Friday, August 28, 2009

The End is Nigh

In more ways than one.

But in the immediate sense, I am referring to utility company's stranglehold over the human race:

Taking a Dim View of Solar Energy


The disparity has utilities worried about loosing their grip on the country's energy industry, and the $130 billion residential electricity market. In some cases, utilities are actually taking direct steps to thwart rooftop solar. Two weeks ago in Colorado, the state's biggest utility, Xcel, tried passing a surcharge on homes and businesses using rooftop solar power. The public went ballistic, and with pressure from Democratic Gov. Bill Ritter, the proposal was eventually shelved. In early July, New Mexico's biggest utility, PNM, filed an official request to dramatically reduce incentives for businesses and homeowners to install solar panels, and is now fighting with state lawmakers over whether it has the right to exclusively own solar panels systems hooked up to its grid. During California's last legislative session, Southern California Edison, which serves 13 million residents, successfully lobbied against a bill that would have allowed the city of Palm Desert to pay solar users for the excess power they generate.

Remember the power of going ballistic....I have a hunch we're going to be facing similar issues here. In the meantime...worship the sun:

7 comments:

Anonymous said...

Thank you for pushing solar; look into small scale wind power, too.

A couple of great books written for sailors, "The 12 volt Bible" and its sequel might make you happy.

Anonymous said...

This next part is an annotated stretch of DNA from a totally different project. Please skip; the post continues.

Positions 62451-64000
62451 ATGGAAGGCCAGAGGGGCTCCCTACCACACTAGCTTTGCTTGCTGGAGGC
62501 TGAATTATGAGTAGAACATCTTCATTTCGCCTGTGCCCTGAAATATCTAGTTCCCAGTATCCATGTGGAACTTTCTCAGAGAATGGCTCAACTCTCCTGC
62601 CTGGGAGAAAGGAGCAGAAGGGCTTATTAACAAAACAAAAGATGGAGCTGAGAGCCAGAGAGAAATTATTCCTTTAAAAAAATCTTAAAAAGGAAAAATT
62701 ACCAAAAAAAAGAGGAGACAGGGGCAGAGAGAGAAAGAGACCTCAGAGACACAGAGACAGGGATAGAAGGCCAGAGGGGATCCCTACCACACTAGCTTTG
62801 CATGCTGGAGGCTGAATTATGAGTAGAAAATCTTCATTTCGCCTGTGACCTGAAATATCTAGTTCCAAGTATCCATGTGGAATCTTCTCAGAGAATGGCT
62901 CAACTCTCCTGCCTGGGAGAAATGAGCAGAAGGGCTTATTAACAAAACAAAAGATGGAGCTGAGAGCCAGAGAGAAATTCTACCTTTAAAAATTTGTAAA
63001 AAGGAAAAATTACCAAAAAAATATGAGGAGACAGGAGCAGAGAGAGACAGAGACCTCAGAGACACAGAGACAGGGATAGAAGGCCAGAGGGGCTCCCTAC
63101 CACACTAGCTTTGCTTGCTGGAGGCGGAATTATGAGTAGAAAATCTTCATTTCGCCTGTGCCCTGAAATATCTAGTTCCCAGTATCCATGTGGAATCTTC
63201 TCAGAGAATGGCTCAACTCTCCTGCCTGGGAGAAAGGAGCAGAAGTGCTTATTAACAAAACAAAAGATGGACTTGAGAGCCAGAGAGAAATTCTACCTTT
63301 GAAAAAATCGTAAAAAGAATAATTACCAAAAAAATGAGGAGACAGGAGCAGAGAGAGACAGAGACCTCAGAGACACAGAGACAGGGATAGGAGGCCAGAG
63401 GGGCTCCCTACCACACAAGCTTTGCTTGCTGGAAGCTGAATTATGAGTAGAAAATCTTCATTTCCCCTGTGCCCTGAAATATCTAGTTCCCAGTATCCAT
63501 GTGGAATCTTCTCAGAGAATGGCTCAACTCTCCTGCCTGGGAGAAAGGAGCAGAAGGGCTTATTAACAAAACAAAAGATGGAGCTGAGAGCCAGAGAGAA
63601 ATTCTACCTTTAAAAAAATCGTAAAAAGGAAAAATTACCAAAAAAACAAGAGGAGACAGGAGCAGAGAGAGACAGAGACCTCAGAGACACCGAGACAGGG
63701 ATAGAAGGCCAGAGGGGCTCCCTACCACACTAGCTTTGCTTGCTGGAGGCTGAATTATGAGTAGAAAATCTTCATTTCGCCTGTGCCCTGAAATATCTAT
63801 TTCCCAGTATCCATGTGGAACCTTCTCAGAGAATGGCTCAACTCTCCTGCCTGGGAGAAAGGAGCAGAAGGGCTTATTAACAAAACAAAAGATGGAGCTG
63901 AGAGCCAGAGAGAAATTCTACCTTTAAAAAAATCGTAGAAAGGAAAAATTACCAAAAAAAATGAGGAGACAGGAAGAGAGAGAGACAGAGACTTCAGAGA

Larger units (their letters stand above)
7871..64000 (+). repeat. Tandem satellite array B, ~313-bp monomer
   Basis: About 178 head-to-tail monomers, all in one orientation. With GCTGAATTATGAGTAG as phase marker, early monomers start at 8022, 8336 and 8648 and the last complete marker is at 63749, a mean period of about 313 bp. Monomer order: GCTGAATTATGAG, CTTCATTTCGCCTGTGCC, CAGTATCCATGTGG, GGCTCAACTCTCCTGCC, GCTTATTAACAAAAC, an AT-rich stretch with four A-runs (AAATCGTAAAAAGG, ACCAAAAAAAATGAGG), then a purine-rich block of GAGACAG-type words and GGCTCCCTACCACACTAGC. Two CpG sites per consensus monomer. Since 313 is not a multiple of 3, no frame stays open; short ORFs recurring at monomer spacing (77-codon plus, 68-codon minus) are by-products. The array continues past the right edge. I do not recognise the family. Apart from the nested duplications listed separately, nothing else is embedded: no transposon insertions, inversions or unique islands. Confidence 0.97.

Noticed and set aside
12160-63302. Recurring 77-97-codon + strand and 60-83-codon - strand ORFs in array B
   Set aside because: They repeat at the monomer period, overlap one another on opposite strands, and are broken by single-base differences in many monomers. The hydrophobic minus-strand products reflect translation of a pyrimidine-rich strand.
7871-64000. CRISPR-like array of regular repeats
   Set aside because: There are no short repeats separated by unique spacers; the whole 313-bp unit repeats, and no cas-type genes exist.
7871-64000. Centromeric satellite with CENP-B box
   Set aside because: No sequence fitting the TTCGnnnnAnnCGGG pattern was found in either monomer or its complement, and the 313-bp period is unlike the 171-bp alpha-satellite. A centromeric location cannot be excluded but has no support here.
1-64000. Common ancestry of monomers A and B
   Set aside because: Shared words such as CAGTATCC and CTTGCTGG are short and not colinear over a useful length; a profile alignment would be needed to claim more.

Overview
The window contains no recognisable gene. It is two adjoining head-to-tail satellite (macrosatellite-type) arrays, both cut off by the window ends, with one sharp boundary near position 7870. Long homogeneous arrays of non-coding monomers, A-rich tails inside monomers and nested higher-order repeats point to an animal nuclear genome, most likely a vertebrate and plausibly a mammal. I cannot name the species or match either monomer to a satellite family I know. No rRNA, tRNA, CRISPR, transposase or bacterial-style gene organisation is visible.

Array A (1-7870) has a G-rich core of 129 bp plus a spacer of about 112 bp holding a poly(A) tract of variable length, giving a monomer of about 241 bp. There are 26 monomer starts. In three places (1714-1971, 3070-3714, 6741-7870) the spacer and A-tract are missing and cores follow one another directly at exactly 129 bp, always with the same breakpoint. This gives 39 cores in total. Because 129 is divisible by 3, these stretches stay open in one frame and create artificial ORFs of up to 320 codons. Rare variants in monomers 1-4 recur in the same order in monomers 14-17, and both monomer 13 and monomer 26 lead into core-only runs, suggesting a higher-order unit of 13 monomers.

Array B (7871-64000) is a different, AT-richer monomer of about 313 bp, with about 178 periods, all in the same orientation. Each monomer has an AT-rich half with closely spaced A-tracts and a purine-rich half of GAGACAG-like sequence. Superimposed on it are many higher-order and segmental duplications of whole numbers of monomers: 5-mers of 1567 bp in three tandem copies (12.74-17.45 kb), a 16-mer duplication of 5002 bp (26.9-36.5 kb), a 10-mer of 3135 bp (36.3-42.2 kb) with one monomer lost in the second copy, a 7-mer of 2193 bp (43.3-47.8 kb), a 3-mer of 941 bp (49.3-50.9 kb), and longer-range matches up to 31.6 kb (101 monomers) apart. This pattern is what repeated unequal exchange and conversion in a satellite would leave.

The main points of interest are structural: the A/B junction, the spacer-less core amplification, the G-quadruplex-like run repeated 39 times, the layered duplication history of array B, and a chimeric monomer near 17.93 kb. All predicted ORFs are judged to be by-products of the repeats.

It is great that you are pushing solar.. but southcoast is not the only business in town...

or are you advertising for them?

Dambala said...

No i'm not advertising for them...please submit any links which you think I should promote regarding solar. Thanks.

Dambala said...

I didn't realize there was more than one solar company in town. sorry.

matter said...

Southcoast is very disorganized. They are unable to return calls or provide quotes. There are other companies, but they are equally difficult to deal with. All of the ones I've talked to have a "take it or leave it" attitude, and just say that their system costs $25,000. If you want someone to actually come out and give you a quote (like any normal contractor would) they want a $300 to $500 "engineering fee." Check the news: panel prices are dropping and will continue to drop. Pretty soon that $25k system will be a lot less.

Anonymous said...

I am glad that matter said it for me...
South Coast is very difficult.. they want to come to you and explain why their systems cost 3x what the total of the parts and labor are... and then explain all the tax credits that you will get.. basically stating that they inflate the price.. the state pays you back.. they get the bucks...

All the state and federal tax credits did was to set up businesses like southcoast who are in it for nothing more than to reap the $$$$$$$

Anonymous said...

I am glad that matter said it for me...
South Coast is very difficult.. they want to come to you and explain why their systems cost 3x what the total of the parts and labor are... and then explain all the tax credits that you will get.. basically stating that they inflate the price.. the state pays you back.. they get the bucks...

All the state and federal tax credits did was to set up businesses like southcoast who are in it for nothing more than to reap the $$$$$$$